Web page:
The 442nd started training at about the time that the 100th Infantry Battalion, who had come to Camp Shelby from Camp McCoy in Wisconsin, was wrapping up theirs and readying for departure to fight in Europe. For the 442nd there are well known accounts of the fighting between men from Hawaii and men from the mainland. By the account in the following link, there were fights if a different type as well.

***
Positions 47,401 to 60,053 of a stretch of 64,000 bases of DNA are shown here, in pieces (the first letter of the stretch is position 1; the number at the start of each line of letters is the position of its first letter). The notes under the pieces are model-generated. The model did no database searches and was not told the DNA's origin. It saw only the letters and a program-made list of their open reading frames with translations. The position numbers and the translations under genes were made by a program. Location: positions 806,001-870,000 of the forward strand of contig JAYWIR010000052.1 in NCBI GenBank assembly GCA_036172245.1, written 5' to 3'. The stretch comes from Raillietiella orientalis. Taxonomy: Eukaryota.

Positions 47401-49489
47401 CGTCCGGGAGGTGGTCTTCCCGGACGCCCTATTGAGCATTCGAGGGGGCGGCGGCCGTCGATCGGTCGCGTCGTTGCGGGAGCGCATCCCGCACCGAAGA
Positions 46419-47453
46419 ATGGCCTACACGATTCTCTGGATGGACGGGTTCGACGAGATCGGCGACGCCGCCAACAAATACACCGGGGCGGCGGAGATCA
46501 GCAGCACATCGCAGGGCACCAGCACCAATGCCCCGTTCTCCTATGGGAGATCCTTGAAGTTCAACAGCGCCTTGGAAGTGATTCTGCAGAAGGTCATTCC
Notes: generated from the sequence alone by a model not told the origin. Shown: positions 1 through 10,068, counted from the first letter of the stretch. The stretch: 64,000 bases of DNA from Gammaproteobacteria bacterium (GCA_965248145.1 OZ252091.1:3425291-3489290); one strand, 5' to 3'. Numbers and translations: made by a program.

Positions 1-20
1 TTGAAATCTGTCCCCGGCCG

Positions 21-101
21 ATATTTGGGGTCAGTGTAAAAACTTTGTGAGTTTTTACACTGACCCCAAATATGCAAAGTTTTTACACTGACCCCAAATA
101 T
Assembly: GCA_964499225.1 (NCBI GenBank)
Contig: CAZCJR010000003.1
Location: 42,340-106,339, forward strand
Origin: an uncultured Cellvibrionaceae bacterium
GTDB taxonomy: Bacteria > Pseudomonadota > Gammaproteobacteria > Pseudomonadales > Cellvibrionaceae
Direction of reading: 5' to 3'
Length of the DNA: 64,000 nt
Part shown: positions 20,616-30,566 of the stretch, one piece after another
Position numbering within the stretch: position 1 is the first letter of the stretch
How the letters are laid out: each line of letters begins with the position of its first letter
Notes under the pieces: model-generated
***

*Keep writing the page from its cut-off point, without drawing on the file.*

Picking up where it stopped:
From the Hawaii Nisei Story project, you may remember Katsugo Miho’s telling of some of the details of life at Camp Shelby. Or read it for the first time.

Here in moving pictures (of poor video quality but the narration is clear) is an 11 minute film produced by the War Relocation Authority. It is public relations but gives a look at some of the training activities of the 442nd at Camp Shelby. (accessed 4/28/2017)

And finally, a story from the Los Angeles Times about veterans who returned to Camp Shelby in 1995. (accessed 4/28/2017)

Camp Shelby still serves as a training site to this day. It served as the training location for our men of the 442nd RCT.